Ty: I enjoyed the various sections noting how black atheletes are portrayed. How cornrows and tats are a big deal and cause all this fuss. How the NBA is getting "too rap." And how these sort of attacks are historical ones. The way the Texas Western Miners were portrayed by the press and how their 1966 victory was downplayed.

Jim: To me, the best part of the book was noting how media plays into it. From the sports radio personalities to ESPN going to Kuwait to broadcast. I like sports so I found it compelling but I was interested in how it would play out to non sports readers. Dona said she didn't have a problem and she was up until two in the morning one night finishing the book.

Ava: Well, I'll watch basketball but I wouldn't call myself a sports nut and I would recommend the book. I want to note something from page 65:

An incredible groundswell of support built up for Ali. That is why, despite the harrassment and the media attacks and the taps on his phones, he stood firm. At one press conference later that year, he was expected to fully recant. Instead, Ali stood up and said, "Keep asking me, no matter how long, On the war in Vietnam, I sing this song, I ain't got no quarrel with the Vietcong." By now it was 1967 and, in another huge step for the antiwar movement, Martin Luther King, Jr. came out against the war. At the press conference where he first proclaimed his opposition, King said, "Like Muhammad Ali puts it, we are all -- Black and Brown and poor -- victims of the same system of oppression." Ali and King, to the anger of the NOI, struck up a private friendship that we know about now thanks to the good historians at the FBI.

Ava: I think that was my favorite part of the book, Ali's standing firm. But I was speaking to a guy in a class about this book, he hadn't read it, and talking about Ali's opposition to the war and the guy said, "No, you're wrong. It was just Jane Fonda that protested." In the excerpt at the top of this piece, Zirin notes that in the televised 'histories,' Ali's politics never get mentioned. It's amazing how many people today do not realize how great the opposition to Vietnam was.

C.I.: Revisionism. They've lived under it. When you and Jess did the thing on Cass Elliot's new CD collection there were two e-mailers, one a "concerned blogger," who felt the need to weigh in that it was frivilous to mention Cass. He knew her weight, he knew she sang. He has no idea that she was against the war. "Let's play nice" with the fright wing has allowed this psuedo-theory that we could have "won" if only our hands hadn't been tied -- e.g. if we'd dropped the atomic bomb or some other nonsense. The realites of the war faded, to the point that we're in the current invasion/occupation, and as so many try to be so damn "moderate" and so damn "reasoned" we're left largely with a dialogue that bickers over "fine tuning" and doesn't address the actual realities. With Vietnam, and other periods, Zirin paints a portrait of the individuals involved in larger struggles. Jess wanted to speak on that, so I'll shut up.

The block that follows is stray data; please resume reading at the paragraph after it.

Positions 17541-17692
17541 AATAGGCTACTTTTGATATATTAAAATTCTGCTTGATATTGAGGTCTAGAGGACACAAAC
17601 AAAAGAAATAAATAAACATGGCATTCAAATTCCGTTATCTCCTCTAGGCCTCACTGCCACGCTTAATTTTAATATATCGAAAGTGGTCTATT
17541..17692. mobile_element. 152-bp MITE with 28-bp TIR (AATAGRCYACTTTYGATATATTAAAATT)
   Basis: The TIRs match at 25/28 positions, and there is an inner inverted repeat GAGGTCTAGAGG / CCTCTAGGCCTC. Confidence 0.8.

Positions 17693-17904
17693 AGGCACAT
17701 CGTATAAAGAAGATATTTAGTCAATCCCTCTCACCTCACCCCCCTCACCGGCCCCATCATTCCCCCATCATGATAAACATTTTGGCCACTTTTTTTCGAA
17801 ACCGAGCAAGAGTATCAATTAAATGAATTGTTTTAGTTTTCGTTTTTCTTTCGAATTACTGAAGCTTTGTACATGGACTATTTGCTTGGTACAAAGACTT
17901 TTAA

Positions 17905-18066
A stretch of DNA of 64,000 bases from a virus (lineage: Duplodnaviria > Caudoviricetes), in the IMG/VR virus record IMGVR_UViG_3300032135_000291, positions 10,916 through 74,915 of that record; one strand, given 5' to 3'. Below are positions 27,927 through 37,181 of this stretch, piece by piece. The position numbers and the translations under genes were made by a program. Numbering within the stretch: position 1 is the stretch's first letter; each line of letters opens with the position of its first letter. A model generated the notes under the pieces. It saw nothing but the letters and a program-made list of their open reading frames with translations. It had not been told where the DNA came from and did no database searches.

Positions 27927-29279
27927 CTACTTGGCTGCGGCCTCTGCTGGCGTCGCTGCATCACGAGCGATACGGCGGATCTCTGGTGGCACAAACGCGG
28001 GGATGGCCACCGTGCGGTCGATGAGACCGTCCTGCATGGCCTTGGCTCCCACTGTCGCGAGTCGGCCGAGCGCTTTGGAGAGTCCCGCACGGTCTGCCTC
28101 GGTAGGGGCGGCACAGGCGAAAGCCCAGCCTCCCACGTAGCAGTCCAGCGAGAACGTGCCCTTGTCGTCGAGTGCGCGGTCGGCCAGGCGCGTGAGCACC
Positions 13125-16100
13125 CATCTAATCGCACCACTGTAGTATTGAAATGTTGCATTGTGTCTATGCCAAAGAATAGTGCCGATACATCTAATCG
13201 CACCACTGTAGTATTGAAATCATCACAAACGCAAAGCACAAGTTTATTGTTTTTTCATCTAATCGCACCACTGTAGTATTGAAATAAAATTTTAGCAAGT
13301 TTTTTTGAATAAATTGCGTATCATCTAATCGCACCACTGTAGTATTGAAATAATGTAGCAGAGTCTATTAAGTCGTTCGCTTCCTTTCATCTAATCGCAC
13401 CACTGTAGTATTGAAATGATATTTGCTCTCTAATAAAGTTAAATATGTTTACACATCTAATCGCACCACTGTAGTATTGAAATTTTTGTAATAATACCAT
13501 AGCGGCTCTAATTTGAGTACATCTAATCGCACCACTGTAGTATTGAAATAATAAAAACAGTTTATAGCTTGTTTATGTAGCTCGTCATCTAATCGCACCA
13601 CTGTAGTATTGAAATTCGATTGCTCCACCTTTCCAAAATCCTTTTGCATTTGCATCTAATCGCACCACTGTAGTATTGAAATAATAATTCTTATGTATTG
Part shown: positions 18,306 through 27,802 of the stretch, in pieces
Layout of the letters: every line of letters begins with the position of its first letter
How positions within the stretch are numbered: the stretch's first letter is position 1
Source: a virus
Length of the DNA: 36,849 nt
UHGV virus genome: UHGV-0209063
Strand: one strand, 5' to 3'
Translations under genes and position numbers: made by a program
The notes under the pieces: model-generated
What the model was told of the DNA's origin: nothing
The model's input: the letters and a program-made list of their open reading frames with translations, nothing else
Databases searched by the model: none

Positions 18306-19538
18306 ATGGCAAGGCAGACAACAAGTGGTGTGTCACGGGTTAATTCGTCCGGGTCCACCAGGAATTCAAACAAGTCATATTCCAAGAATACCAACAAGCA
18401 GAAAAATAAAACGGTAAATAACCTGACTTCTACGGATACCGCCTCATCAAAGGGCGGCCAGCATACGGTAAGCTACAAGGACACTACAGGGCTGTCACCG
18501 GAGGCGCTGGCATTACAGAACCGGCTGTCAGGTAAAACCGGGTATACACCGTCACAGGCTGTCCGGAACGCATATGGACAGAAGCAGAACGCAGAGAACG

Jess: Well, I'll note that the book also includes interviews. And the interview that stood out to me, on that period, was probably David Meggyesy's. He played for the St. Louis Cardinales from 1963 to 1969. He talks about one of the events that "politicized" him was when, the weekend after JFK was assassinated, they were forced to play to "bring everyone together." Here he is, page 117, speaking about Vietnam:

Eventually, more than half the country was against the war. On the evening news, every night people were seeing battle scenes, scenes with American and Vietnamese people being killed and bombed, of kids burning with napalm. There were body counts and increasing American casualities. And the American people were just appalled. There was absolutely no reason to be in Vietnam. Why do you think we have seen nothing during this Iraq war about what is really happening on the ground? We are dropping one-ton bombs on people in Iraq, and we see the bombs launched but not the level of destruction or the bodies. We say we precision bomb this, or bomb that, yet we, the citizen who are paying for these bombs and vast military, don't see how many people were killed. We don't see and aren't allowed to see the destruction and bodies in the street. The political establishment and the military have santized every war since Vietnam. They learned their lesson, and the media is kept away from what is happening. We the people need to start connecting the dots and asking why are we occupying this country? And we need to connect the dots more than that. Why, in the most fabulously weathly country in the world, do we not have a national health care system and universal basic health care for everyone? Most folks don't connect those dots. In the 1960s, we were doing that.

Jim: There's also a great, must read section on stadiums built on tax payer monies. C.I. wanted to talk about a section.

C.I.: I know we're pressed for time so instead, I'll just read a section from the book because it will be more powerful than any attempt I could make to sum it up. From page 144:

"Coach, you know how you were always on me about working on my right hand dribble. Well, I'm going to start." With this line, delivered amid laughter and tears, former Notre Dame basketball standout, southpaw Danielle "D-Smooth" Green, told the horrifying news to her ex-Fighting Irish coach Muffet McGraw: a grenade had blown off her left hand when she was -- as Army MP Green -- patrolling a Baghdad police station.